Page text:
Another addition to the list of semantic debates at these bleak economic times has been about the difference between recession and depression. There is no dispute in that both refer to periods of economic slowdowns. The NBER has a formal definition of recession as generally two consecutive quarters of declining economic output.
The Economist distinguishes between the two by drawing attention to two popular definitions of depression - a decline in real GDP that exceeds 10%, or one that lasts more than three years. By this definition, only one developed country has suffered a Depression since the War (Finland, in the aftermath of the collapse of erstwhile USSR), whereas there hae been thirteen instances of depressions in developing economies in the past thirty years.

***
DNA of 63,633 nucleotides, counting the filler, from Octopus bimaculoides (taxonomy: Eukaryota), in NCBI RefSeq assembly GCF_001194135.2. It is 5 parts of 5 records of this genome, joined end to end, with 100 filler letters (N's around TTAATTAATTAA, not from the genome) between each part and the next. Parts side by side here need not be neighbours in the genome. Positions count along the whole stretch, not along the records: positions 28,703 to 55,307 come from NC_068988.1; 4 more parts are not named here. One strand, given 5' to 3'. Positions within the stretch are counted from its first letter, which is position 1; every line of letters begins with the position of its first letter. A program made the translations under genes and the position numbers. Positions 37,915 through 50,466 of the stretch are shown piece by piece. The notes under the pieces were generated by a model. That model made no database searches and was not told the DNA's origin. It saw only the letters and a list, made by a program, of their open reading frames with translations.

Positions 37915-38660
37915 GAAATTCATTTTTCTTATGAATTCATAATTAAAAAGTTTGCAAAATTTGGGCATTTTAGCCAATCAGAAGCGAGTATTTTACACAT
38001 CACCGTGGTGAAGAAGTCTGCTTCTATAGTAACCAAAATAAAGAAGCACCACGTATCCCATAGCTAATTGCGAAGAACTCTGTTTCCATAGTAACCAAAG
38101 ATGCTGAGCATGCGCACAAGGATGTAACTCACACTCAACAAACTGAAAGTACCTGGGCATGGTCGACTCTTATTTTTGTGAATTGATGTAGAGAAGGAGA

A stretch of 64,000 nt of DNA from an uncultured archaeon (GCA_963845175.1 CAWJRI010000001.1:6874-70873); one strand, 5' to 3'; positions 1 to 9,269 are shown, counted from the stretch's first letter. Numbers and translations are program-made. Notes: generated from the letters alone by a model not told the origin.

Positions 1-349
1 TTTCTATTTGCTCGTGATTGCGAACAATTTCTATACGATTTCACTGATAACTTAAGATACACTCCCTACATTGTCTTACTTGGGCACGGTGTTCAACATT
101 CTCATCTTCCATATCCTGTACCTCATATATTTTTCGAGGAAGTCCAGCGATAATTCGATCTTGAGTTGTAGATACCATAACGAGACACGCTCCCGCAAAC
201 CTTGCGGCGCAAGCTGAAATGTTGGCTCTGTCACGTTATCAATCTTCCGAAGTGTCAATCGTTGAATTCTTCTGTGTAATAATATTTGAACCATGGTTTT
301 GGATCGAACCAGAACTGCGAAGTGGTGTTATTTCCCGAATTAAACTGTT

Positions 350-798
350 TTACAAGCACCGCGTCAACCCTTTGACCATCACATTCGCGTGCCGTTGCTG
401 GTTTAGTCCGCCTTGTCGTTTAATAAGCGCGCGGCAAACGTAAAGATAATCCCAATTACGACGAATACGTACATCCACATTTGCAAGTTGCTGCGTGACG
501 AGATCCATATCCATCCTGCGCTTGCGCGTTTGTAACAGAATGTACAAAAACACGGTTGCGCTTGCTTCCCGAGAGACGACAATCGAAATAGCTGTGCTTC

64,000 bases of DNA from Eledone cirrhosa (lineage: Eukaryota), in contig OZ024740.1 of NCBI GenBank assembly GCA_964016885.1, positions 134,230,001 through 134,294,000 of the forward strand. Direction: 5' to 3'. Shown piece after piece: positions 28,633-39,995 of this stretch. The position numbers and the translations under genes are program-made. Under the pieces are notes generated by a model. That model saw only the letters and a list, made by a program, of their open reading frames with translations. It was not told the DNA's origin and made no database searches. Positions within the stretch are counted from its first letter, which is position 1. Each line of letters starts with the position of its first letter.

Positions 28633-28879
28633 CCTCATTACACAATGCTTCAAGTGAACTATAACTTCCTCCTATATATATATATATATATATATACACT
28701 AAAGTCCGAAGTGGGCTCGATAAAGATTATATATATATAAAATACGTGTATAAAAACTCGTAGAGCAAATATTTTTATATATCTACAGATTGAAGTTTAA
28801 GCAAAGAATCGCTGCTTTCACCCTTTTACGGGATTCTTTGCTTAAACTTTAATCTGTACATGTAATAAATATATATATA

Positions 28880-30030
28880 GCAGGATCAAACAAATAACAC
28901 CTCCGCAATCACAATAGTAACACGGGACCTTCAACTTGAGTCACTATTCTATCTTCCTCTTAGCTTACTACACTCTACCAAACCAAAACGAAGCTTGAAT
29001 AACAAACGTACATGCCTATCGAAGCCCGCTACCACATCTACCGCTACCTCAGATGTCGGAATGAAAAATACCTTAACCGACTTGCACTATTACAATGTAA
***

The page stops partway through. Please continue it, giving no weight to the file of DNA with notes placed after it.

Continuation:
Another distinction is made based on the cause of the downturn - recession usually follows a period of tight monetary policy, but a depression is the result of a bursting asset and credit bubble, a contraction in credit, and a decline in the general price level (deflation). Therefore both demand separate policy responses. A recession can be cured by lower interest rates, but fiscal policy tends to be less effective because of the lags involved. By contrast, in a depression conventional monetary policy is much less potent than fiscal policy.